'Mother of all battles': Global media react to US election deadlock

"The madness that is the US election" and "The United States of Anxiety" are how one Russian TV presenter and an Indian newspaper are describing the mood of the election.

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Donald Trump and Joe Biden are neck and neck in key swing states. Source: Breakfast

"The atmosphere is electric. Biden and Trump are neck-and-neck, and each is preparing a victory speech," reported Ukraine's Inter TV channel.

Latin America's media saw the US presidential election race turning into a nail-bitingly close finish.

"Trump's victory in Florida buries the prospect of a massacring Democratic triumph," was the headline published by prominent Brazilian daily Folha de Sao Paulo.

On Iran's international Press TV channel, the "threat of civil war" is a prominent talking point, with a presenter saying that, for outside observers, the election "looks very scary".

Chinese state media and other outlets in Asia have also highlighted possible "unrest" in the US, as the final result may not be settled for some time.

In South Asia, "United States of Anxiety," was the headline on the website of The Indian Express newspaper.

"Anxious Americans vote on Election Day with faces masked, stores boarded up," said the headline in Pakistan's Express Tribune.

Germany's Popular tabloid Bild said: "More and more observers who had previously assumed a clear victory for challenger Joe Biden are asking: Can Trump still make it?"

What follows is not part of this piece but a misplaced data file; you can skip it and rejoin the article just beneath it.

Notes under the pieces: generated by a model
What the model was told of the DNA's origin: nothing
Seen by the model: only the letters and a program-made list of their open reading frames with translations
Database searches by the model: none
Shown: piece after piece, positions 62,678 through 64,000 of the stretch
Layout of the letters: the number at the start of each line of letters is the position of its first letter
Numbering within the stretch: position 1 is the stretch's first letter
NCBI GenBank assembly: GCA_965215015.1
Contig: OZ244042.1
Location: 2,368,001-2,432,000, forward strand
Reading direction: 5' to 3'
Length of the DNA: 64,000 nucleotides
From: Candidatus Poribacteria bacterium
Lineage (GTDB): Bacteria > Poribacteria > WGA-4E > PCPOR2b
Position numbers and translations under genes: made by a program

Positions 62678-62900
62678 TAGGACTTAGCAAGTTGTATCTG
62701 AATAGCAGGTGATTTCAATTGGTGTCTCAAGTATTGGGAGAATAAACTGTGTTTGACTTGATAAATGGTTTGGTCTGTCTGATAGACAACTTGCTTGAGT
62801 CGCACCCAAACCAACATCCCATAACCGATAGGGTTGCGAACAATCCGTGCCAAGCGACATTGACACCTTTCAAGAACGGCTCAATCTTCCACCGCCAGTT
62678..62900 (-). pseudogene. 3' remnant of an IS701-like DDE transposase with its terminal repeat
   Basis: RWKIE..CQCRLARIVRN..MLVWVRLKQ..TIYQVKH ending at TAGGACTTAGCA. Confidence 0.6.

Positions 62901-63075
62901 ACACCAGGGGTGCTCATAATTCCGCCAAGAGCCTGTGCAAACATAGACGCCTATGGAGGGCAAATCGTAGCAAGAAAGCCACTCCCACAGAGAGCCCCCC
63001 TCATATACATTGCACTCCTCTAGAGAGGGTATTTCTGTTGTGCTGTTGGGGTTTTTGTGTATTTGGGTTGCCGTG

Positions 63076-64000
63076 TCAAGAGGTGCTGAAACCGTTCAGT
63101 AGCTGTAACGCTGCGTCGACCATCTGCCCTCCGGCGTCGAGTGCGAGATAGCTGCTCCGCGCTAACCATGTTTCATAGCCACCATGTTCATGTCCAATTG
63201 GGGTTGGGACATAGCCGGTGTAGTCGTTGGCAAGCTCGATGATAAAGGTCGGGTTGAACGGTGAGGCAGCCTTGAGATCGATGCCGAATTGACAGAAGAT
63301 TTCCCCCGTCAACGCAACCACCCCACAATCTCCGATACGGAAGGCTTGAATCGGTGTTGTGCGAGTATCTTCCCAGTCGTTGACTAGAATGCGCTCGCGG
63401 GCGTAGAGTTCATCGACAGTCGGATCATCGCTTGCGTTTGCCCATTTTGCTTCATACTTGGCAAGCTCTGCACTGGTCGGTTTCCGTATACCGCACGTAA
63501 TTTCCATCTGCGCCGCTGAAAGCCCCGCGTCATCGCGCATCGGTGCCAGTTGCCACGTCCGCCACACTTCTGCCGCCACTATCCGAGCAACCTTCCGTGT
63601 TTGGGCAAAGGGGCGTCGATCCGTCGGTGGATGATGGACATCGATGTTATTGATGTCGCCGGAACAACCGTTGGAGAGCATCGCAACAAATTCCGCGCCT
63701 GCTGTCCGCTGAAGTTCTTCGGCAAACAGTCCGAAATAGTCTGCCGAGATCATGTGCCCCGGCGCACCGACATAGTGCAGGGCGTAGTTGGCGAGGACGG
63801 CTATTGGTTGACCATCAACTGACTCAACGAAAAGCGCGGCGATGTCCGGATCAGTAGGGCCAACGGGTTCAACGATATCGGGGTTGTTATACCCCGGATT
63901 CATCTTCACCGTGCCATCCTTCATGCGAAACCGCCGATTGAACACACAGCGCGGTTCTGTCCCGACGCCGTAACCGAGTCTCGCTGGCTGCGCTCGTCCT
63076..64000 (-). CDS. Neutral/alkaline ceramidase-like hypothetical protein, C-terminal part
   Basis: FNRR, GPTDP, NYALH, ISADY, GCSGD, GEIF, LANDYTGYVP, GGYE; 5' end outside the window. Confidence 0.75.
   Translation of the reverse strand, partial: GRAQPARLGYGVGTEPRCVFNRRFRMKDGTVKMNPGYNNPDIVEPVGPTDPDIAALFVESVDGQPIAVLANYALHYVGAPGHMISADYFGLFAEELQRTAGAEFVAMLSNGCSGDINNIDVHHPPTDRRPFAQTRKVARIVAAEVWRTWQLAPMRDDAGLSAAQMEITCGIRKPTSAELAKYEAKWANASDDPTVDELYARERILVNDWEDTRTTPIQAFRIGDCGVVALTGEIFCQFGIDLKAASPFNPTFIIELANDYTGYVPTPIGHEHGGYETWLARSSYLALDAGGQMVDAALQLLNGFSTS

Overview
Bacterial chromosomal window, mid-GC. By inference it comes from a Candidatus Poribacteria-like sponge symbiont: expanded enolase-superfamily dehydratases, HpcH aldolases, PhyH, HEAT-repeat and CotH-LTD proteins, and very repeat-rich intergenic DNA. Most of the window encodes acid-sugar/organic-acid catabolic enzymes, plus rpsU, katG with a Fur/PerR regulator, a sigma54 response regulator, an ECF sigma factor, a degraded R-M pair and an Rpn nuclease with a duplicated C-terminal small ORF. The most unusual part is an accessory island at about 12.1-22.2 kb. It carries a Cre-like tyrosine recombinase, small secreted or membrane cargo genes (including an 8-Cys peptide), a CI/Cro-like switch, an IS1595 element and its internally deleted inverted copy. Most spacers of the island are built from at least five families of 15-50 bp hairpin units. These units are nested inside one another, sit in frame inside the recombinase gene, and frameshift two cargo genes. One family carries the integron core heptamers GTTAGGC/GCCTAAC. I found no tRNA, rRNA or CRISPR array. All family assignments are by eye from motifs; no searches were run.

"It is the mother of all battles and the Americans have understood it," wrote a columnist in France's Le Monde.

"The US holds its breath as the vote leaves the country without a master," said Italy's La Stampa newspaper.

Turkey's NTV said: "Biden could not display the performance that was expected", adding that Trump is "happy and strongly believes he will be re-elected".

Arab media coverage reflects uncertainty over the outcome, with Saudi-funded Al Arabiya TV saying that it could be days before a result emerges.

Qatari Al Jazeera hosted a studio discussion in Washington with US commentators, one of whom rebuffed Trump's claim that unnamed parties were "trying to steal" the election.

Egyptian newspapers highlighted what they described as "a historic turnout".

And a cartoon in Kenya's Star newspaper depicts the mascots of the Democratic and Republican parties holding up matches to ignite an explosive labelled "US post-election violence threat".